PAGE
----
Crowdfunding is the process by which a large number of people provide small amounts of funds to raise money for a project, idea or venture. When it comes to crowdfunding, there is a whole world of websites to choose from, but which one is the best?
Probably one of the most well-known sites for crowdfunding is Kickstarter. Founded in 2009 by Yancey Strickler, Perry Chen, and Charles Adler, Kickstarter is an all-or-nothing funding platform. This means that creators only receive funds if their project reaches its goal and is fully supported by the backers. Ranging from music to technology, Kickstarter is a great all around public-benefit corporation inclusive of many different types of creative projects. There is no equity available for backers but backers do receive rewards for their contribution. This can range from the product itself or merchandise of the product or a free book etc. depending on the amount contributed by the backer.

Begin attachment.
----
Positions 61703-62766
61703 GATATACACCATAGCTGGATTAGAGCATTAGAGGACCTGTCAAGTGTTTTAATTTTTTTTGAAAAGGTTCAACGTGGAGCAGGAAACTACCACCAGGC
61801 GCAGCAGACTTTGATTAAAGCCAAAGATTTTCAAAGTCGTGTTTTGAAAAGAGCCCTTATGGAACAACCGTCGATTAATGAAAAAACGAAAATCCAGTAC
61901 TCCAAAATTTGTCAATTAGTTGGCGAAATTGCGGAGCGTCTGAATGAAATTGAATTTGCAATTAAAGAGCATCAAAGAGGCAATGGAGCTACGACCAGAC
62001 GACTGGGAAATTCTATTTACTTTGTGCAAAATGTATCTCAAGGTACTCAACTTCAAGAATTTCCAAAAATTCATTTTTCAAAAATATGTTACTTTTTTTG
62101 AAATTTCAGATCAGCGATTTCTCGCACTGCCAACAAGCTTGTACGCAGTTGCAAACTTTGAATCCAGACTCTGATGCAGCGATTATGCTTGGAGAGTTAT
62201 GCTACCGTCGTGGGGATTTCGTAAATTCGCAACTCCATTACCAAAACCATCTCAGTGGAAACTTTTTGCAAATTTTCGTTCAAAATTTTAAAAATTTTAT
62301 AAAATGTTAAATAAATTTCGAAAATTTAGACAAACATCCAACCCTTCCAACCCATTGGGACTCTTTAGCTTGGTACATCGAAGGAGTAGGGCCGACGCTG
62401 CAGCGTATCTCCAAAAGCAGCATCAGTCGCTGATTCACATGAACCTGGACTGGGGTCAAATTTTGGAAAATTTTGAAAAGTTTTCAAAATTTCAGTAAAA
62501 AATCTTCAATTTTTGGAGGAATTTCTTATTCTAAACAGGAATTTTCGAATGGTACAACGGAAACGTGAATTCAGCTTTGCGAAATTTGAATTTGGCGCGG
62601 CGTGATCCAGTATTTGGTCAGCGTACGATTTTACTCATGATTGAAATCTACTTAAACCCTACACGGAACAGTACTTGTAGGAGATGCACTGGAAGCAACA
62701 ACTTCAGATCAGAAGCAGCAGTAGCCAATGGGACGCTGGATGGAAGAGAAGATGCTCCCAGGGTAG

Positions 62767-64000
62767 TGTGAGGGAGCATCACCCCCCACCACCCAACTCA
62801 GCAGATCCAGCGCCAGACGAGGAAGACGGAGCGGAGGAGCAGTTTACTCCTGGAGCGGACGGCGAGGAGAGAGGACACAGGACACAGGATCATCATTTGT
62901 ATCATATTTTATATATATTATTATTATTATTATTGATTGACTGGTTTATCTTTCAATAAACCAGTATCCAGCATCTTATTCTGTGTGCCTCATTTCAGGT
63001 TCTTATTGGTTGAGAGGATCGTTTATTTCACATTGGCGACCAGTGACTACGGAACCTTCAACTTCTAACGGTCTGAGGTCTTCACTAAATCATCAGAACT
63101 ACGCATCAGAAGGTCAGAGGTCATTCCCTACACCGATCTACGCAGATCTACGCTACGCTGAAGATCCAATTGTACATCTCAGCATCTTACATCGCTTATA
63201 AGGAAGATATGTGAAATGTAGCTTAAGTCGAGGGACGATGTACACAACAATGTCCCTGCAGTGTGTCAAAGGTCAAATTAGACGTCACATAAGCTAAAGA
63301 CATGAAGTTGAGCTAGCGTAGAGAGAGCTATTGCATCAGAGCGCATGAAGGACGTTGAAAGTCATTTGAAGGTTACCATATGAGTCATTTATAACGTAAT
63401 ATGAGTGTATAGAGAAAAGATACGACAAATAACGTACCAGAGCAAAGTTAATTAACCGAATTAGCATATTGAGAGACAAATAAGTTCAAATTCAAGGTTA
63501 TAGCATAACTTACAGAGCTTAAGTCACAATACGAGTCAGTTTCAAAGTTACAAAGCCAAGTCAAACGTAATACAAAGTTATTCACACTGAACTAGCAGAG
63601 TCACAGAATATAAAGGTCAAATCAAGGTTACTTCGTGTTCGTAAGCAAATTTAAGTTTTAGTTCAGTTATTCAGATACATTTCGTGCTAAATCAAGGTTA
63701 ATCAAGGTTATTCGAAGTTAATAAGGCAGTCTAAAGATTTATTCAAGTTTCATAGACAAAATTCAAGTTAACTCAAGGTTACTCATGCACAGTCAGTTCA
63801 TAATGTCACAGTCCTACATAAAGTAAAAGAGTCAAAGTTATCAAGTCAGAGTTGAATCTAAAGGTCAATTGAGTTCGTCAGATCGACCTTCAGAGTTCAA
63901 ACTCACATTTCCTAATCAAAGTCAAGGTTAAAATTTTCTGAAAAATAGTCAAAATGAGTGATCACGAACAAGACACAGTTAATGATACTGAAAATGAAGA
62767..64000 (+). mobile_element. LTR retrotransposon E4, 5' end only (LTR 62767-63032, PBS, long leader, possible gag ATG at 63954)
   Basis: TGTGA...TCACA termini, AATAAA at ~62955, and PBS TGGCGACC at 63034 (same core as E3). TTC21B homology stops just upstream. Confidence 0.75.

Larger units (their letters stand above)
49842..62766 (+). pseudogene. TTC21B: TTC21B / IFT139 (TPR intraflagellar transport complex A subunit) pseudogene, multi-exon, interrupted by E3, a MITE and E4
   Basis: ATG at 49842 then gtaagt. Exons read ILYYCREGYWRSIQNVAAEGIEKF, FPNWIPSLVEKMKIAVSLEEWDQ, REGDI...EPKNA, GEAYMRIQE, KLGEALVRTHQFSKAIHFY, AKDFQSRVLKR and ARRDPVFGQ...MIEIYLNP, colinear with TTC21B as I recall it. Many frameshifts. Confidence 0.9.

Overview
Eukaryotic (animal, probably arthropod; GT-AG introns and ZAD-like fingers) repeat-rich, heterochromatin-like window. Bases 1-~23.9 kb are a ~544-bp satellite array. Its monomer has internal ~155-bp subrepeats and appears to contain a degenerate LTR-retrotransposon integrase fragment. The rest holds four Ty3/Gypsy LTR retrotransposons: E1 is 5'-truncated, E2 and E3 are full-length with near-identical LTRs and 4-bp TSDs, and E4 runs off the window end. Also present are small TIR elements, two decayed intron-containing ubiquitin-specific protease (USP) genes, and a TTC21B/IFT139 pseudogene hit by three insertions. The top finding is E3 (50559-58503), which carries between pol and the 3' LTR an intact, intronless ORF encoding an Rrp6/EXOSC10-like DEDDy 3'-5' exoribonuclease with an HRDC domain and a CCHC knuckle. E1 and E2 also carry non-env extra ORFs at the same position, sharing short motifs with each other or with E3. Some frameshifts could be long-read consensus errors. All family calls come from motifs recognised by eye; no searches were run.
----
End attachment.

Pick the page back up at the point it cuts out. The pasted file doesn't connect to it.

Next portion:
Compared to other crowdfunding platforms, Kickstarter tends to have higher fees for creators. For a successful project, Kickstarter asks for 5% of total funds raised in addition to the payment processing fees of 3% + 0.20 per pledge. On the other hand, however, if a project does not reach its goal, they are not asked to pay. This encourages creators to take risks without worrying about the cost of an unsuccessful project. Furthermore, being the most popular crowdfunding site, creators have a higher opportunity to get their projects funded because website traffic tends to be highest in comparison to other sites.